Is Kagame’s trip to China to attend the World Economic Forum in Tianjin a coincidence of events or a planned divorce from the West?
With the new and fresh allegations finger pointing to the brain child of President Kagame the M23 of gross human rights violations in Congo by Human Rights Watch, Kagme is not only vulnerable for criminal consequences but also economic sanctions which have already paralyzed and disorganized his economic program. Indeed, the so called Kwihesha Agaciro Fund in which all the government employees are forced to pay their monthly salary is a vivid testimony that the hard currency is drying up in the coffers of the government led by RPF regime and Kagame as his personal enterprise.
As I have mentioned above a report published on Tuesday by Human Rights Watch, the US rights group, accuses M23 rebels of carrying out war crimes, including summary executions, rape and forced recruitment of child soldiers, since they broke away from Congo’s army in April and occupied territory north of the city of Goma.
Under International Law, Rwanda’s alleged involvement with the rebels makes Kigali liable to charges, Human Rights Watch contends, arguing that the UN Security Council should already be considering sanctions on high-ranking officials allegedly responsible for violations of an arms embargo and of international criminal law.
The Human Rights group further argues that “From a legal perspective, because Rwanda is directly involved in the conflict both in providing recruits and fighting, it could be made accountable for war crimes,” Anneke van Woudenberg, senior Africa researcher at Human Rights Watch, said.
Like President Kagame, former President Idi Amin Dada’s rule was characterized by gross human rights abuse, political repression, ethnic persecution, extrajudicial killings, nepotism, corruption, and gross economic mismanagement. The number of people killed as a result of his regime is estimated by international observers and human rights groups to range from 100,000 to 500,000.
During Amin’s years in power, he shifted in allegiance from being a pro-Western ruler enjoying considerable Israeli support to being backed by Libya’s Muammar al-Gaddafi, the Soviet Union and East Germany. In 1975–1976, Amin became the Chairman of the then Organization of African Unity, a pan-Africanist group designed to promote solidarity of the African states despite all the gross human rights violations. Similarly, during the 1977–1979 periods, Uganda was appointed to the United Nations Commission on Human Rights, when in fact the human rights violations were at the highest.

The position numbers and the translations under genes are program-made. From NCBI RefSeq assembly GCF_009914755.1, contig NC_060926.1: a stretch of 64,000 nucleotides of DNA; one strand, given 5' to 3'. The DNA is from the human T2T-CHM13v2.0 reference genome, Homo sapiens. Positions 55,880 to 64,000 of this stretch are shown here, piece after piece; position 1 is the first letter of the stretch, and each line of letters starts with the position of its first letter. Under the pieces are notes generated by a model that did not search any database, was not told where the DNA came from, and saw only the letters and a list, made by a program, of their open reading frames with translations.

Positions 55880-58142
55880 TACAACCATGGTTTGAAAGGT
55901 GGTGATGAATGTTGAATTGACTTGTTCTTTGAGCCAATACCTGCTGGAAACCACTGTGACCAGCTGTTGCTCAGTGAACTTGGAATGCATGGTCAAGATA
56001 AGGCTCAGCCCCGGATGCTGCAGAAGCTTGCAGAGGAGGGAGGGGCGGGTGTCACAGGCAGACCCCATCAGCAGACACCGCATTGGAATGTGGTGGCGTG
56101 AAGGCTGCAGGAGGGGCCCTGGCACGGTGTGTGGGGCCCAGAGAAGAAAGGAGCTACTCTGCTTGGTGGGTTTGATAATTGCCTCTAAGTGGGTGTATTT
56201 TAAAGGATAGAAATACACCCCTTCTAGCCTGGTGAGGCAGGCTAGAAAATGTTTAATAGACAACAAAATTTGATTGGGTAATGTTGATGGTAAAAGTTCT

When the West, including former Amin’s allies namely UK and Israel withdrew their support, Amin responded by expelling all the Indians with British Citizenship and in 1977, after the last two British diplomats withdrew from Uganda, Amin declared he had beaten the British and added “CBE”, for “Conqueror of the British Empire”, to his title. Radio Uganda then announced his entire title: “His Excellency President for Life, Field Marshal Alhaji Dr. Idi Amin Dada, VC, DSO, MC, CBE”.
However, dissent within and outside the country was mounting and and Amin’s error of an attempt to annex the Kagera province of Tanzania in 1978 led to the Uganda–Tanzania War and the demise of his eight-year regime. Amin later fled to exile in Libya and Saudi Arabia, where he lived until his death on 16 August 2003.
From the above perspective we can draw the same analysis that when dictators are frustrated with the accountability and questions on human rights violations, they always look for an alternative. It is therefore in this context that Kagame is killing many birds with one stone. Kagame knows very well that China will not ask him about the killings of his own people, freedom of association, freedom of press, or opening of political space. China will not put President Kagame on task for an explanation on how Alex Bakunzibake is picked from the tax in bold daylight and thrown in a swamp in Uganda left for death to take its course.